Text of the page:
I bought a Google Nexus Player set-top box and now I hate Google. Why? Because Google no longer cares about its customers. Well, I don’t know if they ever did, but now they aren’t even pretending to. For a few days my Nexus Player was awesome. The included remote with built-in microphone was just what I wanted. It performed just as advertised. My 2 three year old twins loved being able to search Youtube for for “Peppa Pig”, “Paw Patrol”or “Solar System Song” and I was happy to look up stuff without having to resort to a clunky onscreen keyboard. It had some quirks, like not being able to display the weather in Celcius but I forgave them and figured they’d iron out the wrinkles soon enough. But then voice search stopped working. And now many months later, it still does not work. Oh sure I looked up the issue online and found countless others with the exact same problem, but strangley, no word from Google. The online community had narrowed down the problem to an update that broke the voice search. Rolling the app back to the previous version fixed the issue, thus showing that it wasn’t a harware problem. It seemed to be an easy fix for Google since all they had to do was reissue the old version with a newer version number and all would be good. Or they could spend some of their billions of dollars to pay an engineer for a few hours of time to fix the issue more properly. But guess what? Google forced an update of the OS to all Nexus Players with no option for the customer to refuse it. And did the update fix the issue? No, and even worse, now there was no longer a way to roll the software back to a working version. Now there wasn’t even a hack available to keep the device operating. Google remained silent on the issue, not worried about how this might tarnish their image. I phoned Google’s tech support and they offered to exchange the device for a new one. I explained that it wouln’t fix anything since it’s a software issue, but, of course, Google’s tech support is no better than Comcast’s or ATT and I got nowhere. Somehow they were not aware of this issue even though it has existed for months. Here are some quotes from one forum on the issue:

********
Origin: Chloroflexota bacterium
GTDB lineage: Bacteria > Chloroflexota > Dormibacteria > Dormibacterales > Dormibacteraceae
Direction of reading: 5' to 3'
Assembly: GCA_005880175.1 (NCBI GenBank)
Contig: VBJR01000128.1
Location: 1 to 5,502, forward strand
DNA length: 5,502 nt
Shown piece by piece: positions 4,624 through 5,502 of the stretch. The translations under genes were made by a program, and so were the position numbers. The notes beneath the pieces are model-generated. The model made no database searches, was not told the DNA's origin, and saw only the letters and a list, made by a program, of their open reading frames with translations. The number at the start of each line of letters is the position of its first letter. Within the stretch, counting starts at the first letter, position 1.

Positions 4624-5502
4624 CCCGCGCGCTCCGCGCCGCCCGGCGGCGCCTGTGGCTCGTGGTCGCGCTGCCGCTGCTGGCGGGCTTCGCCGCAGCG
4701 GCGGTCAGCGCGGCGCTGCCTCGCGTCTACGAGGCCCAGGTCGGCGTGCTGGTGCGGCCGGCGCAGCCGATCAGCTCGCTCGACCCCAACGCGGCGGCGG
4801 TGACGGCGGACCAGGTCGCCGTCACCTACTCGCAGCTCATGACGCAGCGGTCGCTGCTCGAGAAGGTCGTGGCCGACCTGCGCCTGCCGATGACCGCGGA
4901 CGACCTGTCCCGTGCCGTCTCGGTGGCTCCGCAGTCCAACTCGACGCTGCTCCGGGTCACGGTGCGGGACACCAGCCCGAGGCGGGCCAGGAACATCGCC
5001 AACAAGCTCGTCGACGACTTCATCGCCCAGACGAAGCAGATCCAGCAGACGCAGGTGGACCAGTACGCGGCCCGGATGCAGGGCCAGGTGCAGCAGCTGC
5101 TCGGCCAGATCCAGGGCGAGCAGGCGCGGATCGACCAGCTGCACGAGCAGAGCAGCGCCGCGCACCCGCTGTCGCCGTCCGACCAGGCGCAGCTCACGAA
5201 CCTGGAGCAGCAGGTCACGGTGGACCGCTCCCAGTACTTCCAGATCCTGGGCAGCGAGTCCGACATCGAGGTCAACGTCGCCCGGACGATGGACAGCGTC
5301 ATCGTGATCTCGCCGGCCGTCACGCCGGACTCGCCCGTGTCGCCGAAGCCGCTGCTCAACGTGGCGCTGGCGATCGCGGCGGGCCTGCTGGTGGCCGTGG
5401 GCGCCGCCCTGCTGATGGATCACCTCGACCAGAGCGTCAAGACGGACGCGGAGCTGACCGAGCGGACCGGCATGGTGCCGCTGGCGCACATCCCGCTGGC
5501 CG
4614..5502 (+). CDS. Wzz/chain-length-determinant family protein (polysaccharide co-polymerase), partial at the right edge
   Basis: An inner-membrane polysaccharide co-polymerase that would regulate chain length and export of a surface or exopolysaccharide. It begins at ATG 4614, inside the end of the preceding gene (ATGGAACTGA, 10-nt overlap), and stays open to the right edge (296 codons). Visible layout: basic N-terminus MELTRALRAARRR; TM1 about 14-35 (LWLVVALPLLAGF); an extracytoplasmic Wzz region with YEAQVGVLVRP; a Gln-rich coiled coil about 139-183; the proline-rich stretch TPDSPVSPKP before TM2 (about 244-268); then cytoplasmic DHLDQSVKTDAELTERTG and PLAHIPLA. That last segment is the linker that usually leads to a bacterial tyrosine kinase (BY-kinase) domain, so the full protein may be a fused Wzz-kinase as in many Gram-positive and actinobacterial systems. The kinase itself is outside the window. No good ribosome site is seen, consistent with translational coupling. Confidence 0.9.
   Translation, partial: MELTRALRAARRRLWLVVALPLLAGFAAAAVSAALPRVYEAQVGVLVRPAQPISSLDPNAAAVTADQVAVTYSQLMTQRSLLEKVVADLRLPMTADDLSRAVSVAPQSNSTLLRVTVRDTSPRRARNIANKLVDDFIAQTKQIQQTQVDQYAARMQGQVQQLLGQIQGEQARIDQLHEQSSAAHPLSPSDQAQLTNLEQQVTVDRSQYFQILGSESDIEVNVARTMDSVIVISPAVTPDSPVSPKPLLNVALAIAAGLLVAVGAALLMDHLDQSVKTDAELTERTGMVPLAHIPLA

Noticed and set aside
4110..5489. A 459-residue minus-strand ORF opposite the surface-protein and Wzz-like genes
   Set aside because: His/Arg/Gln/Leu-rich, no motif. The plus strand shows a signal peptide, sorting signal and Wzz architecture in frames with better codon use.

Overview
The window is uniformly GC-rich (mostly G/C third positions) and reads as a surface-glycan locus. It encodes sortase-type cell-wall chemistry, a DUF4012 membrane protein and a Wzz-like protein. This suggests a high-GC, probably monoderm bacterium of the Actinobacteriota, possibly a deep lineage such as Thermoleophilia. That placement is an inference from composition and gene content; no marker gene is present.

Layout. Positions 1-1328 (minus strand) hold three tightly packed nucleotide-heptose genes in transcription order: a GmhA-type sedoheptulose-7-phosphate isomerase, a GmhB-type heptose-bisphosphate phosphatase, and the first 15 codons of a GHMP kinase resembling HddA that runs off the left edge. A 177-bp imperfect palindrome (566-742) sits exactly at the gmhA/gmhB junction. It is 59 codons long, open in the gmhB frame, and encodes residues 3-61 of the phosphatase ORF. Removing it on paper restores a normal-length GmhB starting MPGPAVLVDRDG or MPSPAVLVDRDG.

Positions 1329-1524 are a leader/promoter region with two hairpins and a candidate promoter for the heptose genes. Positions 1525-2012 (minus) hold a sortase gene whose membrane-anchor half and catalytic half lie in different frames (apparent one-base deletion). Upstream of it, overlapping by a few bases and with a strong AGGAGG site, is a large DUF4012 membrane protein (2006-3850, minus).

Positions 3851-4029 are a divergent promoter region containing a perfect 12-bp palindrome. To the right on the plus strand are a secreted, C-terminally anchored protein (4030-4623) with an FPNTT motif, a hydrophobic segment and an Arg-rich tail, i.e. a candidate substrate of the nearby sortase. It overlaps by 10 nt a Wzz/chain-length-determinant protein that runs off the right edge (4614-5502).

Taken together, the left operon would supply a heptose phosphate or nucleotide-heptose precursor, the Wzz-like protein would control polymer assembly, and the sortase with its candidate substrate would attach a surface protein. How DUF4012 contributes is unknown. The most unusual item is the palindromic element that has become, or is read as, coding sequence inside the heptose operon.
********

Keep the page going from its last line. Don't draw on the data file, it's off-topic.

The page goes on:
- Same Issue here. Doesn’t execute the search after voice input. Why is this taking so long.